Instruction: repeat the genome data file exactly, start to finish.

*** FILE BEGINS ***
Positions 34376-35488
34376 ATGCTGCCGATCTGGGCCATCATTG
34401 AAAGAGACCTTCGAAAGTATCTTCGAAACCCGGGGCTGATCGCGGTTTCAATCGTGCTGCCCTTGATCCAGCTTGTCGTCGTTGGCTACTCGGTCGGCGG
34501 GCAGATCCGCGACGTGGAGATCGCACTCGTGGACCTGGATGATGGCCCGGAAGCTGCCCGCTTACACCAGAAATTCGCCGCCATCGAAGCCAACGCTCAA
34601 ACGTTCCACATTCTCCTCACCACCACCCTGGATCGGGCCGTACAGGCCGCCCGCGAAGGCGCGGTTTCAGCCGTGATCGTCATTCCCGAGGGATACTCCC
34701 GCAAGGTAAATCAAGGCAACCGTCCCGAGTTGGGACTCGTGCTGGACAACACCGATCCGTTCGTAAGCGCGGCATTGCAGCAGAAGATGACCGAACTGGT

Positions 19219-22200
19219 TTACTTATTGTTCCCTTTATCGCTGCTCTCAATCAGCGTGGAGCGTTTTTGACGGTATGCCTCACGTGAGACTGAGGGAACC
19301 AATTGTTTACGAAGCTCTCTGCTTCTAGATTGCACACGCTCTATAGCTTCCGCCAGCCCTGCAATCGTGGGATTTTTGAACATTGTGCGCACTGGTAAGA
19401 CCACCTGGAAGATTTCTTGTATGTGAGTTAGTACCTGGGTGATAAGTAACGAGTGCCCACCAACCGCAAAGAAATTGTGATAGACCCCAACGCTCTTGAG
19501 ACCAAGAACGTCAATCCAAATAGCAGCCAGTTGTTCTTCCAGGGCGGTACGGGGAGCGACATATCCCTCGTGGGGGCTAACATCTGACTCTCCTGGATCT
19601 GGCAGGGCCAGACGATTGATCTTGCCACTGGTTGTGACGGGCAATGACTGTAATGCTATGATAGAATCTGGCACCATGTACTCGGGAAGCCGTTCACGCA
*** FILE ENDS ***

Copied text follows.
Positions 34376-35488
34376 ATGCTGCCGATCTGGGCCATCATTG
34401 AAAGAGACCTTCGAAAGTATCTTCGAAACCCGGGGCTGATCGCGGTTTCAATCGTGCTGCCCTTGATCCAGCTTGTCGTCGTTGGCTACTCGGTCGGCGG
34501 GCAGATCCGCGACGTGGAGATCGCACTCGTGGACCTGGATGATGGCCCGGAAGCTGCCCGCTTACACCAGAAATTCGCCGCCATCGAAGCCAACGCTCAA
34601 ACGTTCCACATTCTCCTCACCACCACCCTGGATCGGGCCGTACAGGCCGCCCGCGAAGGCGCGGTTTCAGCCGTGATCGTCATTCCCGAGGGATACTCCC
34701 GCAAGGTAAATCAAGGCAACCGTCCCGAGTTGGGACTCGTGCTGGACAACACCGATCCGTTCGTAAGCGCGGCATTGCAGCAGAAGATGACCGAACTGGT

Positions 19219-22200
19219 TTACTTATTGTTCCCTTTATCGCTGCTCTCAATCAGCGTGGAGCGTTTTTGACGGTATGCCTCACGTGAGACTGAGGGAACC
19301 AATTGTTTACGAAGCTCTCTGCTTCTAGATTGCACACGCTCTATAGCTTCCGCCAGCCCTGCAATCGTGGGATTTTTGAACATTGTGCGCACTGGTAAGA
19401 CCACCTGGAAGATTTCTTGTATGTGAGTTAGTACCTGGGTGATAAGTAACGAGTGCCCACCAACCGCAAAGAAATTGTGATAGACCCCAACGCTCTTGAG
19501 ACCAAGAACGTCAATCCAAATAGCAGCCAGTTGTTCTTCCAGGGCGGTACGGGGAGCGACATATCCCTCGTGGGGGCTAACATCTGACTCTCCTGGATCT
19601 GGCAGGGCCAGACGATTGATCTTGCCACTGGTTGTGACGGGCAATGACTGTAATGCTATGATAGAATCTGGCACCATGTACTCGGGAAGCCGTTCACGCA